Proud As A Paris Peacock
Again this year I staked out a front row table at the Café Français at place de la Bastille and waited for the parade to come in. About 4:30 p.m. Saturday afternoon, the music, the merriment and the floats arrived coming up boulevard Henri IV and spilled into the “place.”
This is one of Paris’ most popular annual events — the Gay Pride Parade and Festival which attracts at least half a million people each year from all over the world…individuals, associations, trade unions, political parties, organizations and commercial establishments all for the defense of human rights.
There was so much androgyny that it became impossible to tell one from another…and nobody cared. Bertrand Delanoë, Paris’ openly gay mayor, was there — he was applauded as he passed by the crowd, his arms raised high.
Dozens of floats passed before us each separated by a group of unofficial paraders. The Durex float appeared again this year — a giant condom spewing foam into the air landing in our hair and on our clothing. Many of the important French organizations were represented, too: The RATP with a decorated city bus, the TGV (Train à Grande Vitesse) and Air France (one of my favorites) whose flight attendants are in uniform except for their rainbow-colored ties doing a dance routine resembling their in-flight safety instruction movements!
From the floats, some handed out free condoms and safe-sex literature. It reminded me of Mardi Gras in New Orleans and I wanted to shout “Throw me somethin’ mister!” just like you do to the carnival krewes throwing beads and trinkets.
Associations from all over the world participated. One numerous group of very large men, each and every one with an enormous belly, mostly shirtless, or shirted but with suspenders, was the most surprising for me and I wondered what was their origin — surely not French! Another group to catch everyone’s eyes were beautiful transsexuals with breast implants showing off their perfectly reconstructed mammary glands.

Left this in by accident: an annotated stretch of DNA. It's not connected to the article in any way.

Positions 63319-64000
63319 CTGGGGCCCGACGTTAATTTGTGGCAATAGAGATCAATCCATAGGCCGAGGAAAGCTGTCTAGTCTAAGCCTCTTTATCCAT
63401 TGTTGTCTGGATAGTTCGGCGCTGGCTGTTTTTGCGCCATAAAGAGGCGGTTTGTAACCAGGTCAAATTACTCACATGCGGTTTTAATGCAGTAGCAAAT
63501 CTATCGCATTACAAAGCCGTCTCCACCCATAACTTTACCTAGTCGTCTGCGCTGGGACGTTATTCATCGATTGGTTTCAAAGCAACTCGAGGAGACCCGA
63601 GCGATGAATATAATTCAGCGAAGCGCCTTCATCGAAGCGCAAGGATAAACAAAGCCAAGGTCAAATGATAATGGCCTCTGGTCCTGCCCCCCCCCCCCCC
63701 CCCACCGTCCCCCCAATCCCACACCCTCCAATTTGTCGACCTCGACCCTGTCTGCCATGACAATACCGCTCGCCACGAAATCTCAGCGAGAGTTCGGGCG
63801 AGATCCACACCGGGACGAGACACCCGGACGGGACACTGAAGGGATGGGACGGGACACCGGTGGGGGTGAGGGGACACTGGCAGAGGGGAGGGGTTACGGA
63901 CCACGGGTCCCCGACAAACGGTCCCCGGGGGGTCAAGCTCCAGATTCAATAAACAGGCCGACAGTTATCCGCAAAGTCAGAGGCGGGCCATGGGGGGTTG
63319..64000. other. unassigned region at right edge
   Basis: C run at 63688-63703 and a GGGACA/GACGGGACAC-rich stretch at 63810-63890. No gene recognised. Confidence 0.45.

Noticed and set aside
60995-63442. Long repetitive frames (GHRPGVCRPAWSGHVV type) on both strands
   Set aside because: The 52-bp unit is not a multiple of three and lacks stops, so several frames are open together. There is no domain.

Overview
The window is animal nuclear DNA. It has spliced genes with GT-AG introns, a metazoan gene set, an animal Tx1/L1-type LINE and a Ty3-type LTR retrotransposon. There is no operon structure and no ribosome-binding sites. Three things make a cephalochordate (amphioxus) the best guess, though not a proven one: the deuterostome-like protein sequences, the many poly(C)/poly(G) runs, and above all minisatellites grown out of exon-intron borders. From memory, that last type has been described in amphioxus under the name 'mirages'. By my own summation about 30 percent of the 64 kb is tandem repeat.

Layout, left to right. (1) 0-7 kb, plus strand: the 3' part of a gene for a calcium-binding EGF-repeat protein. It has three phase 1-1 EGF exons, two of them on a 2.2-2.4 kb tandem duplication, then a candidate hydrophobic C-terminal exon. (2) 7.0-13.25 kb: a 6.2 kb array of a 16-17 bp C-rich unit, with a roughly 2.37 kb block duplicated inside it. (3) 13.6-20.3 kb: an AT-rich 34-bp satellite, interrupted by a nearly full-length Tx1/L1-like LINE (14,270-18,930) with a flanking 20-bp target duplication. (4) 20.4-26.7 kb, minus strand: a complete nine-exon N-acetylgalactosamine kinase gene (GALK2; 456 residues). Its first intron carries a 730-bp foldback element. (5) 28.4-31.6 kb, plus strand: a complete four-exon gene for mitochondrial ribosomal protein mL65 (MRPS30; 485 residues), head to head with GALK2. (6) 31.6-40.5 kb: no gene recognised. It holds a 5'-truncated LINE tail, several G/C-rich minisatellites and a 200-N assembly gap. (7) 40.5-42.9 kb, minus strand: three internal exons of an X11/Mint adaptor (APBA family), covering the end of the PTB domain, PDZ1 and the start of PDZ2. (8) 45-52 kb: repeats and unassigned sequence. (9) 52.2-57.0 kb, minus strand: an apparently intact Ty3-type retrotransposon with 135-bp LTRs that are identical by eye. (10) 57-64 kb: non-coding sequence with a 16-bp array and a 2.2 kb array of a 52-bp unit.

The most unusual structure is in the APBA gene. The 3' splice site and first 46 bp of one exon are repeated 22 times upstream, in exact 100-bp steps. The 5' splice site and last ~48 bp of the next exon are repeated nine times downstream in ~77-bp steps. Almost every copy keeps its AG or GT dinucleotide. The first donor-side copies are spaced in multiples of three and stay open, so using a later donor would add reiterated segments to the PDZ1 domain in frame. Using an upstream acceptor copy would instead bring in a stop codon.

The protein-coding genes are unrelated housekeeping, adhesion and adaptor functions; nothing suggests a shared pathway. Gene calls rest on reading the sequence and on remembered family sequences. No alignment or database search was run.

The costuming was fantastic. There was a man wearing butterfly wings about three meters high. Lots and lots of men in fabulous drag and elaborate costumes and make up parading like peacocks…I knew their feet must be killing them wearing high heels for so many kilometers. There was Cleopatra with a gilded face… a male groom with a male bride…Gothics tattooed and pierced. With the symbolic rainbow motif everywhere, I was angry at myself for not thinking to wear the colors. My daughter keeps a rainbow dress in her closet just for this special occasion.
I saw no incident of rowdiness or drunkenness — just dancing and good-time fun. I took dozens of photos and everyone was in good spirits, stopping to pose for my camera. Even two young men dressed in drag wearing 12-inch high platform shoes who hobbled in pain to a nearby ledge to rest didn’t mind me catching them in their misery. Most of the photos I took AREN’T publishable — they’d make Janet Jackson’s exposure look like child’s play!
The parade lasted about three hours and at the end, the green clean-up crew followed suit so that within a few meters, the streets were immaculate with no trace of the festivities left behind.
Another Paris Gay Pride Parade left vividly in our memories…
A la prochaine…
Editor, Parler Paris
E-mail: [email protected]
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